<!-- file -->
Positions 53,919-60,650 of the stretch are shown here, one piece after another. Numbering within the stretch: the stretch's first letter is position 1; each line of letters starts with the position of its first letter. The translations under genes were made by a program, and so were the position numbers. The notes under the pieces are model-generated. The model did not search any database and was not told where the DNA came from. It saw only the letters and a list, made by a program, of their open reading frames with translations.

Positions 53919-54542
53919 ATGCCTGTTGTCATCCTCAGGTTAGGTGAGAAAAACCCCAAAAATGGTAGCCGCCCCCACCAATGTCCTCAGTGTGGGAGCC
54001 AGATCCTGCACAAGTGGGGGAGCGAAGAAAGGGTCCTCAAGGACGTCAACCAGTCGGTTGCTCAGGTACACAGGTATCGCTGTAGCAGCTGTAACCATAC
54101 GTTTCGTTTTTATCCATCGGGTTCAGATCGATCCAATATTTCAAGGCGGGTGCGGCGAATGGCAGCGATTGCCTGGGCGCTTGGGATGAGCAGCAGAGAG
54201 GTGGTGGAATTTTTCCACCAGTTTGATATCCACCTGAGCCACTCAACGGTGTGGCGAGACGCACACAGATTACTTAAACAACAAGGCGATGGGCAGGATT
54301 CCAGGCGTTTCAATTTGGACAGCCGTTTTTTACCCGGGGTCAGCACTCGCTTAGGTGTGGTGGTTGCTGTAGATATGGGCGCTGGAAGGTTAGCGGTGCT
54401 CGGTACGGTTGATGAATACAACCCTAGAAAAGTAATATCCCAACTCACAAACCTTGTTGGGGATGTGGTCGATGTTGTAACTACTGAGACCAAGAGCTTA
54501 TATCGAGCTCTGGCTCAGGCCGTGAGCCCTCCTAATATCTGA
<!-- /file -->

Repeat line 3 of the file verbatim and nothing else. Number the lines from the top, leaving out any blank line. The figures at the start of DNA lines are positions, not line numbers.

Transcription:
53919 ATGCCTGTTGTCATCCTCAGGTTAGGTGAGAAAAACCCCAAAAATGGTAGCCGCCCCCACCAATGTCCTCAGTGTGGGAGCC